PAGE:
Fl zone 9b Container garden yellow leaves stunted growth


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Hello I just started my container garden in central florida zone 9b this month after moving here. I have newly planted okra,black eye peas, and New Zealand spinach and have run into some problems. All of these plants have acquired very pale green/yellow leaves 2 weeks after germination. Also the blackeye pea leaves have a very strange tendency to close tightly together. I couldnt find any information on this. My homemade container mix is compost,perlite,vermiculite, with wormcasting and azomite. My mix and container ideas come from a YouTube gardener named "bubblebeet". If anyone could help it would be greatly appreciated! Very happy to join this forum!
 

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Looks like you are using plastic totes, did you drill holes for drainage?
 
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Yes i drilled atleast 12 half inch holes. We have had rain for about 10 days straight. I ve read that rain in hot climates lower soil PH but idk how quickly.
 
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Hello I just started my container garden in central florida zone 9b this month after moving here. I have newly planted okra,black eye peas, and New Zealand spinach and have run into some problems. All of these plants have acquired very pale green/yellow leaves 2 weeks after germination. Also the blackeye pea leaves have a very strange tendency to close tightly together. I couldnt find any information on this. My homemade container mix is compost,perlite,vermiculite, with wormcasting and azomite. My mix and container ideas come from a YouTube gardener named "bubblebeet". If anyone could help it would be greatly appreciated! Very happy to join this forum!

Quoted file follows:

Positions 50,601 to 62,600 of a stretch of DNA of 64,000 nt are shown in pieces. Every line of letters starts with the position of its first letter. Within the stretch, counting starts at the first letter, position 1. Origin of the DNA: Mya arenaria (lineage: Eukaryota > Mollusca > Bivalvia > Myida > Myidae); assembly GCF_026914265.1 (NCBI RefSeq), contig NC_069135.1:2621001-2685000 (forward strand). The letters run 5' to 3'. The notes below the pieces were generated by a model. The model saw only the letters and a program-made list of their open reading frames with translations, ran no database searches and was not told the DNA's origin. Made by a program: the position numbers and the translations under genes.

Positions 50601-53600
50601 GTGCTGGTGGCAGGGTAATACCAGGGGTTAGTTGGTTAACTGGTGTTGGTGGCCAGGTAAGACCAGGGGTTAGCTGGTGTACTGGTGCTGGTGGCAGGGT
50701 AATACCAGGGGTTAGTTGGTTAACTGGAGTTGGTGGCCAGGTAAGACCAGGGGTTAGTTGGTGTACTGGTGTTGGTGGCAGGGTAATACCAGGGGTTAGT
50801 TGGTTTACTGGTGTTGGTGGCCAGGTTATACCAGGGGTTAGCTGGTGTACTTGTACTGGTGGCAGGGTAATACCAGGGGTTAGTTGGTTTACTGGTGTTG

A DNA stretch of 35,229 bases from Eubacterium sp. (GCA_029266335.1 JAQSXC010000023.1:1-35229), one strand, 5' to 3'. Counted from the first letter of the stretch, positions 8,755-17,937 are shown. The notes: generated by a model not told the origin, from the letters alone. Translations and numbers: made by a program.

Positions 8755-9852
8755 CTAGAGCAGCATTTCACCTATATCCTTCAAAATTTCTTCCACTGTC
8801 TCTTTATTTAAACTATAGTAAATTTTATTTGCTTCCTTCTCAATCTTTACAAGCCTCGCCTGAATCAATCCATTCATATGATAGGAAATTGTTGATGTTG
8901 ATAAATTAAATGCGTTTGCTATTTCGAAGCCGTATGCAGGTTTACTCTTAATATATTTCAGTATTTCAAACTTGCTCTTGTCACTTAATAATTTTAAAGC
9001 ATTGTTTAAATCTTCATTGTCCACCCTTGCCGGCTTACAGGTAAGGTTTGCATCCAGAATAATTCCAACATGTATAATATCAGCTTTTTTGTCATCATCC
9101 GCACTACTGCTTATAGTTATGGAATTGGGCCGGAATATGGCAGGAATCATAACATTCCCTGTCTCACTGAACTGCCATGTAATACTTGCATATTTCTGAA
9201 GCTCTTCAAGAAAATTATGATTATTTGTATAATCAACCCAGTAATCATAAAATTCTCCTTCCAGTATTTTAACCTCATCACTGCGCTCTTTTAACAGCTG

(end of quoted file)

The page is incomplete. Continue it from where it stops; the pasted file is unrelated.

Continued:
Your plants have severe chlorosis, probably nitrogen. Plants require macronutrients of which your plants are receiving none or very little. Your growing medium is OK if you fertilize with a fertilizer with NPK. (nitrogen, phosphorus and potassium) All of the stuff you are growing in are great soil amendments but they are not macronutrients. Azomite is great for adding trace minerals but it has zero NPK. Wormcastings has a tiny portion of nitrogen at 1-0-0. Get a good organic fertilizer such as Fox Farm, Medina, or Espoma. You may have stunted your plants. I would start over
 
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I do have alaska fish emulsion 5-1-1 that i apply every ten days but i ve only done it once because of the heavy rains. I bought a soil tester and i noticed all of the bins that have my homemade mix with stunted plants have a ph between 4 and 5.5 while my containers with premade mix are balanced and they are thriving. I just dont understand what would make it so acid. I ve never bought bagged compost with such a low ph? Thank you for the responses.
 
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I do have alaska fish emulsion 5-1-1 that i apply every ten days but i ve only done it once because of the heavy rains. I bought a soil tester and i noticed all of the bins that have my homemade mix with stunted plants have a ph between 4 and 5.5 while my containers with premade mix are balanced and they are thriving. I just dont understand what would make it so acid. I ve never bought bagged compost with such a low ph? Thank you for the responses.
What is the brand of the compost and what is it made of. Some brands use a lot of sphagnum peat in their mix which is very acidic.. And that fish emulsion, which is good stuff, just isn't enough. That and the heavy rains which leach your nutrients away is why your plants are chlorotic.
 

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Apart from the soil amendments problems, you also have some variety problems. For example, the okra pictured is way overcrowded...probably at most two plants, better only one in that space and best not in a container at all. Okra is not a good choice for containers. Black eyed peas naturally seek out companions to anchor to and/or climb on....again a poor choice for containers.

Fixing the soil amendments will never fix the natural needs of okra and peas for space. They make terrific plants when planted in open space.